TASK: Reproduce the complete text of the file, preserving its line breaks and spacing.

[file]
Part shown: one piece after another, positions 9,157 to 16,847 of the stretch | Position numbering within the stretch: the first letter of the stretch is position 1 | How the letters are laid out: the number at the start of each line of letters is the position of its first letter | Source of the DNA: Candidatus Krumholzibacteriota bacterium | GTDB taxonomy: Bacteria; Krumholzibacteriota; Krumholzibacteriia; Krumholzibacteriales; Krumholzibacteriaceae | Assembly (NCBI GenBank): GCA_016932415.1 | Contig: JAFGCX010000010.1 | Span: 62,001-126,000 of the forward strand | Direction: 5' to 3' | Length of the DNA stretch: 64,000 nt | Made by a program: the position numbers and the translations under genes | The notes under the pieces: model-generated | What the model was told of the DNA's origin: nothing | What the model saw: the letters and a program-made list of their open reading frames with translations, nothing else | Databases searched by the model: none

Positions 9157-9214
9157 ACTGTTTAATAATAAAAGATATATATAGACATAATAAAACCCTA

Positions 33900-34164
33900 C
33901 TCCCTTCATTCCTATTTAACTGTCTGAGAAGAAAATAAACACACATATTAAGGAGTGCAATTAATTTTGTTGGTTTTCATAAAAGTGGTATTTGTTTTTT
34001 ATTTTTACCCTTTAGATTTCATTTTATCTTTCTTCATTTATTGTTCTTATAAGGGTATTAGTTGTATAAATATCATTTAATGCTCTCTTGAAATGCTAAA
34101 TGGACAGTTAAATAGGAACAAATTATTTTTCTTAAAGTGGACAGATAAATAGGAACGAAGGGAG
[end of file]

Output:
Part shown: one piece after another, positions 9,157 to 16,847 of the stretch | Position numbering within the stretch: the first letter of the stretch is position 1 | How the letters are laid out: the number at the start of each line of letters is the position of its first letter | Source of the DNA: Candidatus Krumholzibacteriota bacterium | GTDB taxonomy: Bacteria; Krumholzibacteriota; Krumholzibacteriia; Krumholzibacteriales; Krumholzibacteriaceae | Assembly (NCBI GenBank): GCA_016932415.1 | Contig: JAFGCX010000010.1 | Span: 62,001-126,000 of the forward strand | Direction: 5' to 3' | Length of the DNA stretch: 64,000 nt | Made by a program: the position numbers and the translations under genes | The notes under the pieces: model-generated | What the model was told of the DNA's origin: nothing | What the model saw: the letters and a program-made list of their open reading frames with translations, nothing else | Databases searched by the model: none

Positions 9157-9214
9157 ACTGTTTAATAATAAAAGATATATATAGACATAATAAAACCCTA

Positions 33900-34164
33900 C
33901 TCCCTTCATTCCTATTTAACTGTCTGAGAAGAAAATAAACACACATATTAAGGAGTGCAATTAATTTTGTTGGTTTTCATAAAAGTGGTATTTGTTTTTT
34001 ATTTTTACCCTTTAGATTTCATTTTATCTTTCTTCATTTATTGTTCTTATAAGGGTATTAGTTGTATAAATATCATTTAATGCTCTCTTGAAATGCTAAA
34101 TGGACAGTTAAATAGGAACAAATTATTTTTCTTAAAGTGGACAGATAAATAGGAACGAAGGGAG